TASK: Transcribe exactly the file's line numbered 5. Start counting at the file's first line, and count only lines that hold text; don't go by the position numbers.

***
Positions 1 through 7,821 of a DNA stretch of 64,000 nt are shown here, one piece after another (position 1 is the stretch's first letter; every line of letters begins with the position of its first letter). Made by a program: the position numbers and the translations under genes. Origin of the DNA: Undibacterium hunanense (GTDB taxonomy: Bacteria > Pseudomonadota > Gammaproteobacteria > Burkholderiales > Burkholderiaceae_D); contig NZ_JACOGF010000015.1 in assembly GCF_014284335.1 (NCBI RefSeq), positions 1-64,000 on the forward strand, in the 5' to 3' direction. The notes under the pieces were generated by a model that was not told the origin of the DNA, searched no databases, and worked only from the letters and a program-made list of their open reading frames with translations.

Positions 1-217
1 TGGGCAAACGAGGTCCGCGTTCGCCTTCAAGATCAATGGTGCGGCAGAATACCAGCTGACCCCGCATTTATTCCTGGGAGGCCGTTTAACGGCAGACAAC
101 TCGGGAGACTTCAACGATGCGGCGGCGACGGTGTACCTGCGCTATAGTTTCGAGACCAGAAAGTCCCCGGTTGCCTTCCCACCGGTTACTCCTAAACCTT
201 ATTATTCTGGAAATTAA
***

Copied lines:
201 ATTATTCTGGAAATTAA